Ultrashort-pulse lasers, both picosecond and femtosecond, are now available from a large number of manufacturers, with new players entering the field at a ra...

Laser Measurements Critical to Successful Additive Manufacturing Processes

Maximizing the stability of the variables going into any manufacturing process is what ensures ts consistency and high quality. Specifically, when a laser is...

Ray Optics Simulations with COMSOL Multiphysics

The Ray Optics Module can be used to simulate electromagnetic wave propagation when the wavelength is much smaller than the smallest geometric entity in the ...

Multichannel Spectroscopy: Technology and Applications

This webcast, sponsored by Hamamatsu, highlights some of the photonic technology used in spectroscopy, and the resulting applications.

Handheld Spectrometers

Spectroscopy is a powerful and versatile tool that traditionally often required a large and bulky instrument. The combination of compact optics and modern pa...

Fracking, climate change, and lasers:  new tools to reduce fugitive methane emissions

This webcast, sponsored by Hamamatsu Corporation, covers recent developments and field deployments of compact quantum-cascade-laser (QCL)-based methane senso...
White Papers

Accurate LED Source Modeling Using TracePro

Modern optical modeling programs allow product design engineers to create, analyze, and optimize ...

Tailored bar concepts for 10 mm-mrad fiber coupled modules scalable to kW-class direct diode lasers

In this paper, laser modules based on newly developed tailored bars are presented. The modules al...

All About Aspheric Lenses

The most notable benefit of aspheric lenses is their ability to correct for spherical aberration....
Technical Digests

OPTICAL COATINGS: Evolving technology produces new benefits

The antireflection, high-reflection, and/or spectral characteristics provided by optical coatings...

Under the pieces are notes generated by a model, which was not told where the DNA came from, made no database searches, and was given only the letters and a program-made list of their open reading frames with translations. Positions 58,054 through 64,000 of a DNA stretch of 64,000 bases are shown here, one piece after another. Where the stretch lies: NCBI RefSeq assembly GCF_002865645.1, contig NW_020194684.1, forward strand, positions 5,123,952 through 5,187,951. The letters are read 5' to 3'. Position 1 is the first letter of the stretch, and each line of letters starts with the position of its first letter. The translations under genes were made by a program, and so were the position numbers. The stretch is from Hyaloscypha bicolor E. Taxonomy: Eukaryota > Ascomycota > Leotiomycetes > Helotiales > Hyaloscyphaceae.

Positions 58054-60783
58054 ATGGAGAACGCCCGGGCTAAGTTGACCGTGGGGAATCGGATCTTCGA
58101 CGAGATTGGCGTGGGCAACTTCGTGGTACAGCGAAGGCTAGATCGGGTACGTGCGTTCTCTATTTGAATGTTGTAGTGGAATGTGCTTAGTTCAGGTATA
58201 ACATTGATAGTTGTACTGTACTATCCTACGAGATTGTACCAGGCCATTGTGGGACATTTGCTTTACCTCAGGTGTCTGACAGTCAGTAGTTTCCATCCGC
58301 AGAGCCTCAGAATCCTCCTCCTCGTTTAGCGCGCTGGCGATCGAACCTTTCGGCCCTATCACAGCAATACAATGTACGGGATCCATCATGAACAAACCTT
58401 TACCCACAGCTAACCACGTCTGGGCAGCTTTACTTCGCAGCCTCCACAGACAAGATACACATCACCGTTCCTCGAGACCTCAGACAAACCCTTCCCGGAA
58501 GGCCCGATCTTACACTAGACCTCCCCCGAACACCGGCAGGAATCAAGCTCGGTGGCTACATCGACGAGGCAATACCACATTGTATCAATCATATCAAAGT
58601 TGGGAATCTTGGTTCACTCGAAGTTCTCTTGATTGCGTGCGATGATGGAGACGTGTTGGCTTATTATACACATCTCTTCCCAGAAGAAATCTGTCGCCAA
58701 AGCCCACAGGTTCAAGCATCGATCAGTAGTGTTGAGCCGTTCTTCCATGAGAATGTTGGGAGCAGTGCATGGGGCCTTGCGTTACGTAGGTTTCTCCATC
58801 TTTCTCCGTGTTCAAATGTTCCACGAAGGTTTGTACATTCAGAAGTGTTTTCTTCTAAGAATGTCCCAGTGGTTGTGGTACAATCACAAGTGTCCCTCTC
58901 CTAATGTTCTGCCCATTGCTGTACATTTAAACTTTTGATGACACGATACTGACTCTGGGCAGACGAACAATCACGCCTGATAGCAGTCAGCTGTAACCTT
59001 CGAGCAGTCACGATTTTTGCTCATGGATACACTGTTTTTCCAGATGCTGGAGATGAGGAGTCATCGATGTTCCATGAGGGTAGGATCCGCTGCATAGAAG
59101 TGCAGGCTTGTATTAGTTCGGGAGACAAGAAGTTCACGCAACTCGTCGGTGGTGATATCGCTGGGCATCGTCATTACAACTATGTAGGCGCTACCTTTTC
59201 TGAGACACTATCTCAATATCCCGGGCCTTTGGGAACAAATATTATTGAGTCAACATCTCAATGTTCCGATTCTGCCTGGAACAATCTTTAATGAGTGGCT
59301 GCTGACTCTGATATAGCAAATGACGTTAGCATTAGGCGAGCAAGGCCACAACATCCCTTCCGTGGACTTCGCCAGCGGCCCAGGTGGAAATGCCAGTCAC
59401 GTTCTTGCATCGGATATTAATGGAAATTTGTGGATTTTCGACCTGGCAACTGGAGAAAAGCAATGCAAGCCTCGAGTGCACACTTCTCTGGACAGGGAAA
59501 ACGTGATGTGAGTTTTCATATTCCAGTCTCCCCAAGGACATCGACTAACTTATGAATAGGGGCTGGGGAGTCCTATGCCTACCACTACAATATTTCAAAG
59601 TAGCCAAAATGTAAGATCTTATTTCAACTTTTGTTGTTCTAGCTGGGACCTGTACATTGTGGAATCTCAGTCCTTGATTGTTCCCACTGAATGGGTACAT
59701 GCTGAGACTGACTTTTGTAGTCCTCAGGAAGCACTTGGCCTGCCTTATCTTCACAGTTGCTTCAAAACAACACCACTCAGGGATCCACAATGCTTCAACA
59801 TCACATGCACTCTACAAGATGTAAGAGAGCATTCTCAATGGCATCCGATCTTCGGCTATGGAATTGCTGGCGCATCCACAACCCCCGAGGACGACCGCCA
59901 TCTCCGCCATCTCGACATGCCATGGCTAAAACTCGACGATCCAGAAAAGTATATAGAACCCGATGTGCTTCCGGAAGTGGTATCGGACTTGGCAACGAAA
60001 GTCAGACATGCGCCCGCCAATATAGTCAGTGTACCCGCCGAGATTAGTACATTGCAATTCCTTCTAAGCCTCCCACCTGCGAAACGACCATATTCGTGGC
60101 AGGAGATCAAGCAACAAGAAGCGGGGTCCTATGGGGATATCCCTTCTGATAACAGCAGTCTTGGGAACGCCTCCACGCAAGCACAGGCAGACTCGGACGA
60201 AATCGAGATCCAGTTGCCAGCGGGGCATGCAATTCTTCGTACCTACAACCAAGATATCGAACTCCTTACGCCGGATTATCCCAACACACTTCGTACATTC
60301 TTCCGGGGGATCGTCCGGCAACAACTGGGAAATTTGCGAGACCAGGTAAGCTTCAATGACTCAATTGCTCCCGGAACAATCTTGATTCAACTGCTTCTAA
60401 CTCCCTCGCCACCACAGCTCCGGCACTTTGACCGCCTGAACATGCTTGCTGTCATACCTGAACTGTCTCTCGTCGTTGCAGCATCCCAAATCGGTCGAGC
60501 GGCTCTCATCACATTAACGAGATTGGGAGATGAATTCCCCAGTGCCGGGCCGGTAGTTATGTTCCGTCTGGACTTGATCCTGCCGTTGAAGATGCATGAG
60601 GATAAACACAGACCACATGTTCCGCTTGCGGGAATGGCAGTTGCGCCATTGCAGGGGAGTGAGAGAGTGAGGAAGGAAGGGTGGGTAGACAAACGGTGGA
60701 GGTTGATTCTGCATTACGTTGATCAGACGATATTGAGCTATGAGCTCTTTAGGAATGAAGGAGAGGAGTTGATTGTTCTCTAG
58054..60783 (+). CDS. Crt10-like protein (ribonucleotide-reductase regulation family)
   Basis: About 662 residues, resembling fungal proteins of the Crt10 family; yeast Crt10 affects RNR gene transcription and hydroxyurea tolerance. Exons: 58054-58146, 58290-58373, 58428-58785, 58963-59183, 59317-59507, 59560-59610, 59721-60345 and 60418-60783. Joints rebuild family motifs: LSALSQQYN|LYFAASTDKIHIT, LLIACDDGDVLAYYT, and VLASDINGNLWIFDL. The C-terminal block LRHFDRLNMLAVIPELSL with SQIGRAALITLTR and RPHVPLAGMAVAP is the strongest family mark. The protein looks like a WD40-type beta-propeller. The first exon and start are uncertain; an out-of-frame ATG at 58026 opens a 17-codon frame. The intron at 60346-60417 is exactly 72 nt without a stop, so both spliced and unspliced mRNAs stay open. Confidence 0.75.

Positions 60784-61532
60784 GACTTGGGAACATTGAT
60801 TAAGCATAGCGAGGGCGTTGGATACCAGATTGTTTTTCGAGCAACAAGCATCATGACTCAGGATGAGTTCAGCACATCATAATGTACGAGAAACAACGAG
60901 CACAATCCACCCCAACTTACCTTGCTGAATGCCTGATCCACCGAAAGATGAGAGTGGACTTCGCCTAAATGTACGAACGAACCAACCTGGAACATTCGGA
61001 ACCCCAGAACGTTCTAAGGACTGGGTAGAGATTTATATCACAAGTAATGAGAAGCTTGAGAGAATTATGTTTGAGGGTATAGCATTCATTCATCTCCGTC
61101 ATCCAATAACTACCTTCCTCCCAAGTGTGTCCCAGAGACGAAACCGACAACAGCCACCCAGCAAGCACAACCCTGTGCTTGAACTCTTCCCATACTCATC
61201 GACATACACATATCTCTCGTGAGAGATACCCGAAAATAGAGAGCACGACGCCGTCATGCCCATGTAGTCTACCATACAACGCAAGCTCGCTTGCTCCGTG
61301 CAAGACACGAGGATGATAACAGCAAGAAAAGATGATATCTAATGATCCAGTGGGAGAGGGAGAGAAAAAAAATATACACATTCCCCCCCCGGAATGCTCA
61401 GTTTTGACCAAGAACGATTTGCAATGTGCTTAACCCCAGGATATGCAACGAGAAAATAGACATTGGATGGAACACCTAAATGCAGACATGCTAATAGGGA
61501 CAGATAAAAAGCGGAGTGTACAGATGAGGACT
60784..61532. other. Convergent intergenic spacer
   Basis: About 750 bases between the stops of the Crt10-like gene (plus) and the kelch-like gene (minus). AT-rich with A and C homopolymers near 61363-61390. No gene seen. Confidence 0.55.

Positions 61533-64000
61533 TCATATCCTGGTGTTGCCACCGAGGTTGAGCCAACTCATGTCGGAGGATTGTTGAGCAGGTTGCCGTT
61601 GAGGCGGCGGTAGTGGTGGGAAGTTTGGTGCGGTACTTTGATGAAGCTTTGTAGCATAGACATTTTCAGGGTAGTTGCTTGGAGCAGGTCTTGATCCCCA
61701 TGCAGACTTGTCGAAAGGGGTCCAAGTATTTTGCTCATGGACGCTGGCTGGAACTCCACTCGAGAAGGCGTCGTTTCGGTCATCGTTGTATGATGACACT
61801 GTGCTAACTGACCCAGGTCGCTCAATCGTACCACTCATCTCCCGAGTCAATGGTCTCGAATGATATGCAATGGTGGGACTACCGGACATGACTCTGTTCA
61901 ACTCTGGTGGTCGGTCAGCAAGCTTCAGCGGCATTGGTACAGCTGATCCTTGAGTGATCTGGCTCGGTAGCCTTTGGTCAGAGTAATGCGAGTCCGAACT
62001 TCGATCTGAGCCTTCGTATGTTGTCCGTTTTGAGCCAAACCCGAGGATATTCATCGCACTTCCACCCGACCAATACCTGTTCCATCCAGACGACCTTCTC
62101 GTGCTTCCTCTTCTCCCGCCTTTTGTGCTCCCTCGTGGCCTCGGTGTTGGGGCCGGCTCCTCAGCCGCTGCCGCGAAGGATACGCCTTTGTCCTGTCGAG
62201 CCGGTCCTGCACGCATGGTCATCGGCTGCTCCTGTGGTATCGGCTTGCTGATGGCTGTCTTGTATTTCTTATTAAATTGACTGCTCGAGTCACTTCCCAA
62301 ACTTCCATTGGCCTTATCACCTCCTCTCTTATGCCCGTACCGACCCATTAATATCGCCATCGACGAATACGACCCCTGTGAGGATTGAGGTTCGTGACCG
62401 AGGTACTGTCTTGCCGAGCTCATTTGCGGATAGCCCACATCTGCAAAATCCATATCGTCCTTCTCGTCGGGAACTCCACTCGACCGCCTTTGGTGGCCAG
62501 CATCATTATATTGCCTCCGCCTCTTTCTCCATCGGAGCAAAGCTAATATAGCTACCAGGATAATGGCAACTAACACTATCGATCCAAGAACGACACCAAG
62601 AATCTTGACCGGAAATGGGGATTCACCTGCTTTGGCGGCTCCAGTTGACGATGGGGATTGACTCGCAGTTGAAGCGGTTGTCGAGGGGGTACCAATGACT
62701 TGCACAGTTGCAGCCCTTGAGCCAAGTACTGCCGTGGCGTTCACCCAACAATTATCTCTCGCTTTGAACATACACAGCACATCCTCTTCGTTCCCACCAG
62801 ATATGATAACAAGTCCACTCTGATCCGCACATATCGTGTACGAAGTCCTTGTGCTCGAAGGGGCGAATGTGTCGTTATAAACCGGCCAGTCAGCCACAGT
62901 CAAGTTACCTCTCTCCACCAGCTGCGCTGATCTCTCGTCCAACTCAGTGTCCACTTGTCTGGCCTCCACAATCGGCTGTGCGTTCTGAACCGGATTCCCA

REMOTE FIBER-OPTIC SENSING: Data in abundance from difficult environments

The use of optical fibers to measure strain, temperature, and other parameters at desired points ...

SCANNERS FOR MATERIALS PROCESSING: Serving demanding applications

Galvanometer-based scanners are an essential component in laser-based materials-processing system...

Click here to have your products listed in the Laser Focus World Buyers Guide.

RELATED PRODUCTS

PRESS RELEASES

AFL’s Five-Year Warranty Sets New Standard

10/03/2013 AFL increased the warranty period on NOYES® Optical Power Meters (OPM), Optical Light Sources (OL...

AFL Introduces New Family of NYFORS™ Recoating Products

10/03/2013 AFL now offers Nyfors Teknologi AB’s new family of recoating products including the ReCoater 2™, ...

AFL Recipient of Three Technology Patents

10/03/2013 Five AFL associates were recognized for receiving patent awards for their work developing new pro...

AFL Introduces Fujikura Fixed V-groove Single Fiber

10/03/2013 AFL introduces the Fujikura 19S fusion splicer, a new fixed v-groove single fiber splicer, the la...
Social Activity
  •  
  •  
  •  
  •  
Copyright © 2007-2015. PennWell Corporation, Tulsa, OK. All Rights Reserved.PRIVACY POLICY | TERMS AND CONDITIONS